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||Cancer risks in Fanconi anemia: findings from the German Fanconi Anemia Registry.
||Rosenberg PS, Alter BP, Ebell W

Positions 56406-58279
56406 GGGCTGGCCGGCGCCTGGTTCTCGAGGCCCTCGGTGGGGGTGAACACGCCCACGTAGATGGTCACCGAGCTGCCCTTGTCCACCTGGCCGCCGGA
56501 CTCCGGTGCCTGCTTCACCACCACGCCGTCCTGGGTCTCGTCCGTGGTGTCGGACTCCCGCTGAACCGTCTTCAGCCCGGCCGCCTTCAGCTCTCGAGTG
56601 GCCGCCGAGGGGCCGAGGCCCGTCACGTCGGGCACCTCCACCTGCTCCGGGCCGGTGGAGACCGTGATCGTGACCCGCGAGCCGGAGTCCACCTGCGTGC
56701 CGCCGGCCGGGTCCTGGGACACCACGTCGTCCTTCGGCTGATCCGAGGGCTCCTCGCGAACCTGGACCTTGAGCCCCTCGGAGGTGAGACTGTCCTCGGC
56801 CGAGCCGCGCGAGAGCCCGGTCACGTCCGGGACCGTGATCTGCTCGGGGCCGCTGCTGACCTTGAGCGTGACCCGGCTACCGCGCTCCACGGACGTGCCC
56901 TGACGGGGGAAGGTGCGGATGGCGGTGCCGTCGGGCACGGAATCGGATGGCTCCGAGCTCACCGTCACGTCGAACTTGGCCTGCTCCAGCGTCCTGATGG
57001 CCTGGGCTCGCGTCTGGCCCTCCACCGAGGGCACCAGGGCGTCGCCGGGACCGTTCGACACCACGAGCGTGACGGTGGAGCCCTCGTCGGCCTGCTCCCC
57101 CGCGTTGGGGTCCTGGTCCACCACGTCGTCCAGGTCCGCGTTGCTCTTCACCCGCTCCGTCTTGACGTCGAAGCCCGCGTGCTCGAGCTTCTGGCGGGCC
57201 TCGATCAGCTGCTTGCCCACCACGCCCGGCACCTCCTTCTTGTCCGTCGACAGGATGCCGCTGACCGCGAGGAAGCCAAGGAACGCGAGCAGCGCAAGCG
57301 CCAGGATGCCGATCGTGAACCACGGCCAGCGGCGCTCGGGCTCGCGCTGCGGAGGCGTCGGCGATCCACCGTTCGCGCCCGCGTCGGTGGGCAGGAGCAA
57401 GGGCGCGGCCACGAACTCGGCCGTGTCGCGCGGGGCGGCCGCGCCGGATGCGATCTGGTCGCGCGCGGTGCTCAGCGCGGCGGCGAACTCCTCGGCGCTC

||BACKGROUND: Fanconi anemia is an inherited genomic instability syndrome associated with progressive bone marrow failure leading to death or the requirement for hematopoietic stem cell transplantation, acute myeloid leukemia, and solid tumors. Prior epidemiological studies have quantified the risks of bone marrow failure, acute myeloid leukemia and solid tumors, but these estimates have not been replicated. DESIGN AND METHODS: We assembled a cohort of 181 patients with Fanconi anemia mostly from Germany. We calculated the ratio of observed to expected cancers, and the risks of bone marrow failure, acute myeloid leukemia, and solid tumors by age. RESULTS: The first adverse event was bone marrow failure in 66 patients, acute meyloid leukemia in 14 patients and solid tumors in 10 patients. The ratio of observed to expected cancers was 44 for all cancers, 26 for all solid tumors, and 868 for acute myeloid leukemia; these increased risks were statistically significant. Significantly elevated ratios of observed to expected cancers were observed for esophageal (6281), vulvar (2411), head and neck (240), breast (34) and brain (23) tumors. Absent or abnormal radii, and a five-item congenital abnormality score, were significant risk factors for bone marrow failure. The cumulative incidence of bone marrow failure by the age of 10 years varied from 12.6% in the lowest bone marrow failure risk group to 84% in the highest. The relative hazard of bone marrow failure was significantly higher in complementation group G versus A (relative hazard=2.2) and in C versus A (relative hazard=5.4). CONCLUSIONS: Findings from the German Fanconi Anemia Registry cohort validate prior risk estimates, and strongly support the concept that Fanconi anemia is a highly penetrant cancer susceptibility syndrome with early onset of acute myeloid leukemia and slightly later onset of specific solid tumors.